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GOP leaders hail judge's decision that updated district maps are unconstitutional

Rob Ortt (left) and Nick Langworthy, standing at a podium with media microphones and the seal of the New York State Republican Party on it
Michael Mroziak
New York State Republican Chairman Nick Langworthy (right) speaks Friday in Buffalo. With him is New York State Senate Minority Leader Robert Ortt.

State Republican leaders are welcoming a judge’s ruling that the new congressional and legislative maps drawn up by the Democratic-led legislature are unconstitutional.

On Thursday, State Supreme Court Justice Patrick McAllister, who sits on the bench in Steuben County, ruled that the original maps showed insufficient bipartisan support, and ordered new maps drawn.

Friday morning, New York State Republican Chairman Nick Langworthy pounced, calling Democrats hypocrites for putting forth what he deemed a heavily gerrymandered map, and pointed the blame directly at Gov. Kathy Hochul.

“They make sweeping protestations about fairness and elections and how they're going to run transparent government. It's a total joke. Kathy Hochul colluded with New York and Washington Democrats to ram through the most brazen rigging of our elections we've ever seen. The courts ruled and now they must comply,” Langworthy said.

Under the judge’s order, the Legislature now has until April 11 to revise the maps. If those drafts are also rejected, the state will be ordered to hire a court-approved third party to draw the maps.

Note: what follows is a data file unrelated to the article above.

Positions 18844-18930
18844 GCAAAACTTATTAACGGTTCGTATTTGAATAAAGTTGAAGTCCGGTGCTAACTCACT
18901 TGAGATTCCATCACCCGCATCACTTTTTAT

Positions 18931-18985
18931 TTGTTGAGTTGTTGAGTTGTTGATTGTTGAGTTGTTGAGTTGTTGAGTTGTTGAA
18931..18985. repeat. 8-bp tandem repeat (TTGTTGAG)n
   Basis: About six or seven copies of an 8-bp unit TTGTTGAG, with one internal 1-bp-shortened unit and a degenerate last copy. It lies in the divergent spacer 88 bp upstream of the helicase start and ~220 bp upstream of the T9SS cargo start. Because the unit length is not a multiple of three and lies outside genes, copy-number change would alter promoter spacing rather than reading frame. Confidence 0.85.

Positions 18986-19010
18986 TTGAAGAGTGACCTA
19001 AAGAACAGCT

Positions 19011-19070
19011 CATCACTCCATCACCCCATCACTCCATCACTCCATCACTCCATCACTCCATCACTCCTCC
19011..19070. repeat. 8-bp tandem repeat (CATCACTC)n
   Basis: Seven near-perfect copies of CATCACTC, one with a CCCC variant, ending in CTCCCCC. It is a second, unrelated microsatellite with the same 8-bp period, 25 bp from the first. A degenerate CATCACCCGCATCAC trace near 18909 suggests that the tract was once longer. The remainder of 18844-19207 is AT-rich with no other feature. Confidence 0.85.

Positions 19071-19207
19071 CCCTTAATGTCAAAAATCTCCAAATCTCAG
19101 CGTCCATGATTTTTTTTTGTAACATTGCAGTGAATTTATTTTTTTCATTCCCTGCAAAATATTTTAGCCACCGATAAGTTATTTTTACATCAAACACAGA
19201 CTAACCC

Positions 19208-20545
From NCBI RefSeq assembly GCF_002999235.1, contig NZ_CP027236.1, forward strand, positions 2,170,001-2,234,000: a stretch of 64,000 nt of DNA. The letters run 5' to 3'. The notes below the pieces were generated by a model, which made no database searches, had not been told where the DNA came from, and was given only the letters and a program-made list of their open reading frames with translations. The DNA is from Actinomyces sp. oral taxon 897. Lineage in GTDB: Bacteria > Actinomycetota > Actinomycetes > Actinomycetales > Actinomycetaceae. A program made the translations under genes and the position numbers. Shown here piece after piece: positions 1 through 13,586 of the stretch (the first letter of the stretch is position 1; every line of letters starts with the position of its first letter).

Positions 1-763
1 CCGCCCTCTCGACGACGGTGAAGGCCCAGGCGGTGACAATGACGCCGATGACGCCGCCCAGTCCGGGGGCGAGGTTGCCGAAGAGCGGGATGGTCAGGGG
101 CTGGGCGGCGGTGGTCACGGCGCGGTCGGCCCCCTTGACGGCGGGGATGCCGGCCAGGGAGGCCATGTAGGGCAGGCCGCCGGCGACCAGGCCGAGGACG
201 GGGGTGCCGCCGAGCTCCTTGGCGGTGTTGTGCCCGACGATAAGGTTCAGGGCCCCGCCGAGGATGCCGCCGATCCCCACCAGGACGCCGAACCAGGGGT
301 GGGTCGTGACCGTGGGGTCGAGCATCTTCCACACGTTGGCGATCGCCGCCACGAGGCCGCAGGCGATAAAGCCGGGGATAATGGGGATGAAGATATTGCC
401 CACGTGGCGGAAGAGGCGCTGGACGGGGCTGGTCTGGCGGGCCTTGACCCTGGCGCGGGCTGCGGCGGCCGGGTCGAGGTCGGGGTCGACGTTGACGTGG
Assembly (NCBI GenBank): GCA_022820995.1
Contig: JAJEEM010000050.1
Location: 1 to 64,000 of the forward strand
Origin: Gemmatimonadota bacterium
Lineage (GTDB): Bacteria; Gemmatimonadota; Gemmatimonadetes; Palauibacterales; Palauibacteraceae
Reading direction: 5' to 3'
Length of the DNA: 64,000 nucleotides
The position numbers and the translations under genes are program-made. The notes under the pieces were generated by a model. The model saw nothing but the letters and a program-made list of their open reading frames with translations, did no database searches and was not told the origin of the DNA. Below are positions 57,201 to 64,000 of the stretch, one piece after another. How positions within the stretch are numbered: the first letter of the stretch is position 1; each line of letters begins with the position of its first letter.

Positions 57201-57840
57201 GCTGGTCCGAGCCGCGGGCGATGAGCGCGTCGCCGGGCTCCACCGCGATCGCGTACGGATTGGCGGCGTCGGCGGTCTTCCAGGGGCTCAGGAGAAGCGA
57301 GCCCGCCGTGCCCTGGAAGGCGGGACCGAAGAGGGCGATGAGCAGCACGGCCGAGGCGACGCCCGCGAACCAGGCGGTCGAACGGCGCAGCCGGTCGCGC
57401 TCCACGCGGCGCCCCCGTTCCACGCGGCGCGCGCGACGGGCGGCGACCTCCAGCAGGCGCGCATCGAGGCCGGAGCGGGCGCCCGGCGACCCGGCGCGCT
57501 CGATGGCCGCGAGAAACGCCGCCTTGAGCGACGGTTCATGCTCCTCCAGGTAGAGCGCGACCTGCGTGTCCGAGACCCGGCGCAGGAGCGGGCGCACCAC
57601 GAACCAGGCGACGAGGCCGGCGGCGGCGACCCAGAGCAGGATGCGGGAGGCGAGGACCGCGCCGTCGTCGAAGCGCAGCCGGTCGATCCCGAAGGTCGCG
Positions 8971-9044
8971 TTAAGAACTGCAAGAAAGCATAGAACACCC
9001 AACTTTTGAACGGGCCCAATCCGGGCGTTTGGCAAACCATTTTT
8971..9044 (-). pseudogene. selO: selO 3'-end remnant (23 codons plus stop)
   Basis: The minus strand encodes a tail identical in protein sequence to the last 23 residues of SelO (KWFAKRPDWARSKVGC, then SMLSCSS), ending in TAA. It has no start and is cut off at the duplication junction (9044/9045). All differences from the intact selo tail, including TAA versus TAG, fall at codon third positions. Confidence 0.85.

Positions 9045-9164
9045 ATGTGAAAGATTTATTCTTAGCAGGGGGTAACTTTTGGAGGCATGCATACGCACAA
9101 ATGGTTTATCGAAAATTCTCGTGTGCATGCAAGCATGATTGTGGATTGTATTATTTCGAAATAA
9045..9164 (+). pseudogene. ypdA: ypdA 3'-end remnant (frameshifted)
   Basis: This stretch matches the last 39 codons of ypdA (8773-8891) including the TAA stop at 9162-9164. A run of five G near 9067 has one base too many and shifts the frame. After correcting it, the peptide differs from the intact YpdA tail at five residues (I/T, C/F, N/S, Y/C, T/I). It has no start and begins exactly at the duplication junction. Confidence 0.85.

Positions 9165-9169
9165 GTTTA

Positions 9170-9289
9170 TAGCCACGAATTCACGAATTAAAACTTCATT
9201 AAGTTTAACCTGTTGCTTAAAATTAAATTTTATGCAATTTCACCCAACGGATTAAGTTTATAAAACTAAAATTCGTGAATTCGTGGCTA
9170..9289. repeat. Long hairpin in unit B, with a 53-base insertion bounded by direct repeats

State Senate Minority Leader Robert Ortt noted that the legislature also had not yet passed a budget for the new fiscal year, which began Friday. He suggested lawmakers should go right to work.

“I don’t think this is going to make their lives any easier. But look, the bottom line is they brought themselves here. They caused this. They could have done right the first time. They could have made sure the IRC actually worked and produced a map. And then that would have been, I think, very difficult for a judge to strike down,” Ortt said. “They could have reached out to us when they were drawing their maps, and come up with fair maps to adhere to the will of New Yorkers. And they didn't. They brazenly thumbed their nose at the people in New York, and drew these very partisan maps, and did not follow the Constitution. I think that's the key point.”

Hochul, in response to the ruling, stated late Thursday she and Attorney General Letitia James would file an appeal. The Senate and Assembly were both adjourned until Monday, April 4.

Michael Mroziak is an experienced, award-winning reporter whose career includes work in broadcast and print media. When he joined the WBFO news staff in April 2015, it was a return to both the radio station and to Horizons Plaza.